Jean L. Harris remembers the patients who paid her father, a doctor outside Richmond during the Depression, in chickens and vegetables because they could not afford to pay his $2 fee.

She also remembers the problems of her own patients in Washington and the frustrations of finding proper care for her daughter who has multiple handicaps.

Combining her experiences on both sides of the doctor's desk, Harris said she hopes to bring new sensitivity to her position as secretary of human resources in Virginia.

Harris, the first black and first woman state cabinent officer in Virginia, yesterday outlined in an interview some of her goals as she visited Arlington for a reception in her honor.

More than 200 friends and politicians, including Gov. John N. Dalton and Virginia Attorney General J. Marshall Coleman, gathered at the Sheraton National Hotel for the late afternoon affair.

Harris said she doesn't dwell on the fact that she's a black woman."You stop looking at it," she said. Harris who laughs a lot, said she accepted the appointment for the "challenge and theopportunity.

One of her challenges, she said, will be to make it easier for poor patients to get health care within their local community, rather than having to go through a lot of red tape. She said she believes she has a mandate from the people of Virginia to improve programs for the aged. "We need to help people to accept the fact that they will grow old."

Another of her projects is an effort to institutionalize only mentally ill persons who require hospitalization, Harris said. But "communities are not willing to accept returned (mentally ill) people," she said. She also hopes to improve inoculations and preventive medicine for children.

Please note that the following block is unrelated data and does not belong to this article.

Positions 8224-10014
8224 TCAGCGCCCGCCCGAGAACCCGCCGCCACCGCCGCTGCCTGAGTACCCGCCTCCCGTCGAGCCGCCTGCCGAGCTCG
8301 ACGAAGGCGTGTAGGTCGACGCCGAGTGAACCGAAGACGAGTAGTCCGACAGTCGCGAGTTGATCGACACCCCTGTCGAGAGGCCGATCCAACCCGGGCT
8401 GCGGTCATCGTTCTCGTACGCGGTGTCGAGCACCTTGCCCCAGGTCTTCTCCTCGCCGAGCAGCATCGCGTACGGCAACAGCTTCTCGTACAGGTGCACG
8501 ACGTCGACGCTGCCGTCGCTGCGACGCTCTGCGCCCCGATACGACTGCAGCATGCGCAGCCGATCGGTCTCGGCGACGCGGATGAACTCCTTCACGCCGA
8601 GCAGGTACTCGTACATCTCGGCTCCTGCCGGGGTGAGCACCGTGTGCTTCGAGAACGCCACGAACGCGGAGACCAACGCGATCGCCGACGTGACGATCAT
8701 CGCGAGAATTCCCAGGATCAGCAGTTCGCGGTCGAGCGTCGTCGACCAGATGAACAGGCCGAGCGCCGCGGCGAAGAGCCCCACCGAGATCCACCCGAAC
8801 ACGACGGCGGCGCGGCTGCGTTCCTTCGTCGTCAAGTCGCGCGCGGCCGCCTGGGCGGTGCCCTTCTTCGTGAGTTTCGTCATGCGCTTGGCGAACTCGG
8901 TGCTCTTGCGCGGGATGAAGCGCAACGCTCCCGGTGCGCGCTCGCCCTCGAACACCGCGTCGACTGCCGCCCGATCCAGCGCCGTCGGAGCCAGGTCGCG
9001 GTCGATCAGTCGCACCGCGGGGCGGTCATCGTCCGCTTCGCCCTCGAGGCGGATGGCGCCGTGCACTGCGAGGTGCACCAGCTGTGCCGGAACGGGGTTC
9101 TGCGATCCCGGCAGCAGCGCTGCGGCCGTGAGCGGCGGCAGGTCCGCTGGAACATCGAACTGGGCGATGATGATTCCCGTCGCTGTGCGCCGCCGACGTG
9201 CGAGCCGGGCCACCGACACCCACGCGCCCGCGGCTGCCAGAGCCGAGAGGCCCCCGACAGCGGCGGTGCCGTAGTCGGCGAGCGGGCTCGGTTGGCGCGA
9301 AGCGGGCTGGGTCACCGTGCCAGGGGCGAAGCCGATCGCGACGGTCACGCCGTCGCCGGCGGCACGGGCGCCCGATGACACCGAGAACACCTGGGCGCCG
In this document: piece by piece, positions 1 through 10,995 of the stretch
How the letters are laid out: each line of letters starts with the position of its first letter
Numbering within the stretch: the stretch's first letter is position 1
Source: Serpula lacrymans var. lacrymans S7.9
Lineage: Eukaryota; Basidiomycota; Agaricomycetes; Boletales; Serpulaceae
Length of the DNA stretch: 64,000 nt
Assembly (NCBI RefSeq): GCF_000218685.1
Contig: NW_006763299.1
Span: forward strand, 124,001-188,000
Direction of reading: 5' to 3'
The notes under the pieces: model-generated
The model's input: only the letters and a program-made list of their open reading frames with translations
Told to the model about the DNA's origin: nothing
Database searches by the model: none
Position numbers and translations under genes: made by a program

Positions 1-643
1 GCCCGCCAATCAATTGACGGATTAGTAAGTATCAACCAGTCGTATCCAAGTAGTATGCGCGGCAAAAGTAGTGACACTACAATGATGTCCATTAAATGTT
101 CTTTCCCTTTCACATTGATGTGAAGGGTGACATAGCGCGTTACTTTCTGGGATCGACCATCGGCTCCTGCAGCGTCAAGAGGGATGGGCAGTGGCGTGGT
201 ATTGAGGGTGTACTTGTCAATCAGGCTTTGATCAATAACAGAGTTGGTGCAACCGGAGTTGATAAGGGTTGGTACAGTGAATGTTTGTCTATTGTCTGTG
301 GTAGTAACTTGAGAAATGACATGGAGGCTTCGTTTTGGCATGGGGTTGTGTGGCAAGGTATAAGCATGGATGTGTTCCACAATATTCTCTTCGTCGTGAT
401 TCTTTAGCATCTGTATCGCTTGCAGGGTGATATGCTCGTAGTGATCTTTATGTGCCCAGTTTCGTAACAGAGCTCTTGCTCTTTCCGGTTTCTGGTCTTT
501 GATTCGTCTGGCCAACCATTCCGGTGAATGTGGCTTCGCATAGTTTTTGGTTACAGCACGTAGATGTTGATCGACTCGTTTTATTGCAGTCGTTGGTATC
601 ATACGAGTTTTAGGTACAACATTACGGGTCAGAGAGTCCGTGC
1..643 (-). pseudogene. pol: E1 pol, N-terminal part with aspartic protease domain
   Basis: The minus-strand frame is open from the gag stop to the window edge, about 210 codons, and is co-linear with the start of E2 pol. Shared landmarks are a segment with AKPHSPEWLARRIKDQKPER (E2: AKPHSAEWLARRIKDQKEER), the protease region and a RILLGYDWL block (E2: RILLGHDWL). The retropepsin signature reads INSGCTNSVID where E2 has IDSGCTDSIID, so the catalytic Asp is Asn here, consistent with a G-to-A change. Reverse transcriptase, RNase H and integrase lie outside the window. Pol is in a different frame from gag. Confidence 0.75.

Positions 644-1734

One question that will come before the General Assembly this session is whether Virginia's Medicaid program should stop paying for elective abortions for poor children, whose pregnanies do not threaten their lives.

"I have personal feelings on the exclusion of a segment of society," from having abortions, Harris said but she added that she would not comment further on the subject until the issue formally goes before the legislature.

Harris was raised in what she called a middle-class family in Richmond and says she was an independent liberated woman before her time.

Now 46, she is a summa cum laude graduate of Virginia Union University and was the first black to receive a doctor of medicine degree from the Medical College of Virginia. While pursuing additional studies in Rochester, N.Y. in the late 1950s, Harris remembered helping her husband, Leslie Ellis, who was a medical researcher. She said because she was married she refused to get help from her parents.

"He used to sell Fuller Brush products all week long." Harris said talking softly and smiling. "We'd stay up all night Fridays bagging those $2 orders. Saturdays we'd deliver them and sometimes we wouldn't get paid."

"I know what it is to be cold. I know what it is to be hungry." Harris said, in response to a question about her sympathy for the poor. "I have all kinds of recipes for corn meal."